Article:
DH: One of the main modalities of my practice is this action of layering, and the inverse – excavation. I am always building upon elements of works that have already happened; paintings that I made on the models, the sculptures and paintings that have been in installations, these are incorporated in all the new works. So in these new works you can also always excavate past temporalities.

MR: How does the idea of skin as the interface between ourselves and our experience of the world, and the way that it becomes an ideal canvas, transform the way we think about the femme body?

DH: I am interested in the way we self-decorate and adorn as a mode for communicating and signalling to others in order to create community. At the same time, there are all these ways that we are socially constructed, that we are assigned various social identities. I feel that the layering of paint on the skin, and the meditation in the performances can facilitate a letting go of the ego – letting go of the way our bodies and appearances are constructed and seen within the limited gaze of patriarchal society. Of course, the experience for each model is different, the layers of paint applied to their skin can be a method of erasure, of the ego, of that constructed self that is imposed, or it can also be a form of armour, protecting from, and distorting the gaze.

MR: Can you explain the resonance created by simultaneously exposing and concealing nudity beneath layers of paint, cosmetics?

DH: I am always a bit wary of people talking about the nudity in my work, somehow usually they are talking about nakedness as some kind of social object ... nakedness has all these complicated cultural meanings. In my personal life I try to think about the issues facing us in the present, in the everyday; in my work I want to project us into a new space, into a future space which values care, trust, community, the natural world and our bodies in proximity to and as part of it. It is not so much about the nakedness as it is about embodiment.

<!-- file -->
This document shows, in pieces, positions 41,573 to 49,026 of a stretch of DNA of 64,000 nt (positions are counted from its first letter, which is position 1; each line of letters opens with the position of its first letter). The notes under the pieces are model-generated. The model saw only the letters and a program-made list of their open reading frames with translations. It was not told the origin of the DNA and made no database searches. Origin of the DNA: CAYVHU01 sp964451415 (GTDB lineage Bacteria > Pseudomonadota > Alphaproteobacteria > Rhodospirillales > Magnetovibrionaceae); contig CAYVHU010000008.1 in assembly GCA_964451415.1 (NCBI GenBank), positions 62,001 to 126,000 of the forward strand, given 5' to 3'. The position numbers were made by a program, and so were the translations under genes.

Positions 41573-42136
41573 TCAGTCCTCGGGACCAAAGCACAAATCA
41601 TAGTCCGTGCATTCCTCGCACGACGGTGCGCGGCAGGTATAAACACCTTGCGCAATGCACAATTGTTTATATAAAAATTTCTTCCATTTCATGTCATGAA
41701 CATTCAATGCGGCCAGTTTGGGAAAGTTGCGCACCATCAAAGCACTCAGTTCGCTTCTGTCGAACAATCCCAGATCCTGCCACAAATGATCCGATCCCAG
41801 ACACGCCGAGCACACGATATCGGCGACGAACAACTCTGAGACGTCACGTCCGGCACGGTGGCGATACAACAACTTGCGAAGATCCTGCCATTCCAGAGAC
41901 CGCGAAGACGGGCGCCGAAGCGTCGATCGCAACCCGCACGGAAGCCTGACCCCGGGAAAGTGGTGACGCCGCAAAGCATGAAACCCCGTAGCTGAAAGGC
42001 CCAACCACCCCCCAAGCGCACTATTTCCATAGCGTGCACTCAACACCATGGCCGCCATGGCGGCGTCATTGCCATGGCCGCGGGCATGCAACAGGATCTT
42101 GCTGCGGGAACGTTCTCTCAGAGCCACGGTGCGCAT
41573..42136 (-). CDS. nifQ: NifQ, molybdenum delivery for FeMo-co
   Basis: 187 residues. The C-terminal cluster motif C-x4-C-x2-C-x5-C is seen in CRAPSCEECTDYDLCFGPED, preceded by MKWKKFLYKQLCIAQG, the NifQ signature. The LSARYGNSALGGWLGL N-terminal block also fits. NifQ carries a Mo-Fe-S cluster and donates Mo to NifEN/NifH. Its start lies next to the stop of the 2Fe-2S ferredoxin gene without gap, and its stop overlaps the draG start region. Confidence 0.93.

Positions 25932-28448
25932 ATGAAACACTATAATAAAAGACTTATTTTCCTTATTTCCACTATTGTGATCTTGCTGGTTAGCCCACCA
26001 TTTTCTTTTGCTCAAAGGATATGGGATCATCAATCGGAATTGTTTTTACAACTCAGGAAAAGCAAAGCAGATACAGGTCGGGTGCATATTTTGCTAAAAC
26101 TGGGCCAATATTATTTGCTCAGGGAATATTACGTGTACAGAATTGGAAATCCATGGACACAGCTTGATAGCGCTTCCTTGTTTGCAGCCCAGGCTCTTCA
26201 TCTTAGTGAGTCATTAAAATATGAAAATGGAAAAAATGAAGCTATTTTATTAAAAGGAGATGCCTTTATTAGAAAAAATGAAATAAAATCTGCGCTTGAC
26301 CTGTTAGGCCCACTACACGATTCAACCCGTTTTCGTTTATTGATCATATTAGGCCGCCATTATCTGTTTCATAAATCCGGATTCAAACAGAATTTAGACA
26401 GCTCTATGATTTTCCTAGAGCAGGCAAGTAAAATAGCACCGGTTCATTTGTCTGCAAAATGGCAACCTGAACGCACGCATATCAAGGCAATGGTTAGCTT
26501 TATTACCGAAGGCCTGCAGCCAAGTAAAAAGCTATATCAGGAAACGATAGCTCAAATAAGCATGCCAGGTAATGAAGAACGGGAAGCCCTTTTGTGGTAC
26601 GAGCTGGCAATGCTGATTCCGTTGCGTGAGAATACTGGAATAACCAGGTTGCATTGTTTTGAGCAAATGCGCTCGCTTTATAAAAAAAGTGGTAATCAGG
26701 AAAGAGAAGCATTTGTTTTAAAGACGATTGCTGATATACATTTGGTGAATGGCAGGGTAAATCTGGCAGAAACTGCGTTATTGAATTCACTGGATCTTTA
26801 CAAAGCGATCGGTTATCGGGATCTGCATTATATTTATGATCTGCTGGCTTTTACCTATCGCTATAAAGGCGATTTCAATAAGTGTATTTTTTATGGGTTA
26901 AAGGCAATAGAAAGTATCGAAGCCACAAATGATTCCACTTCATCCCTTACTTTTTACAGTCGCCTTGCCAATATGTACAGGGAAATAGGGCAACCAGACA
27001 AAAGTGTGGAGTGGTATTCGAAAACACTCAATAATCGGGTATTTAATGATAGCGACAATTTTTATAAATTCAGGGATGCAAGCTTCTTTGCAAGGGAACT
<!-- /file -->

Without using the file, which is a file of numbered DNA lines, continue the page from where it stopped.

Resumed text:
MR: How does the psychological space that the models occupy as live performers in the work and their presence create a powerful opportunity for viewers to examine their instinctive response to the femme body? 

DH: Because there is no choreography, the performers choose when and how to make time work for them. I am interested in slowing down, and elongating time. I try to set up conditions where they feel safe to have an authentic experience over the duration of the work, which can take hours. I also ask the performers to write about their experience and will occasionally publish these texts with their permission.

MR: How do you transform the physical space – such as the cocooned space and the dark hermetic environment – as a means to physiologically communicate with viewers on pre-verbal, primordial terms?

DH: This non-verbal, primordial state that the dark environment creates, is the site of the joining of the cycle of birth and death. We are all sensitive to light, and our eyes trigger our memories. We were created in the darkness of a womb after all, and this was what I wanted to remind us of. We started in darkness and will end in darkness.

Donna Huanca: WET SLIT is at Simon Lee Gallery, London until April 18, 2020.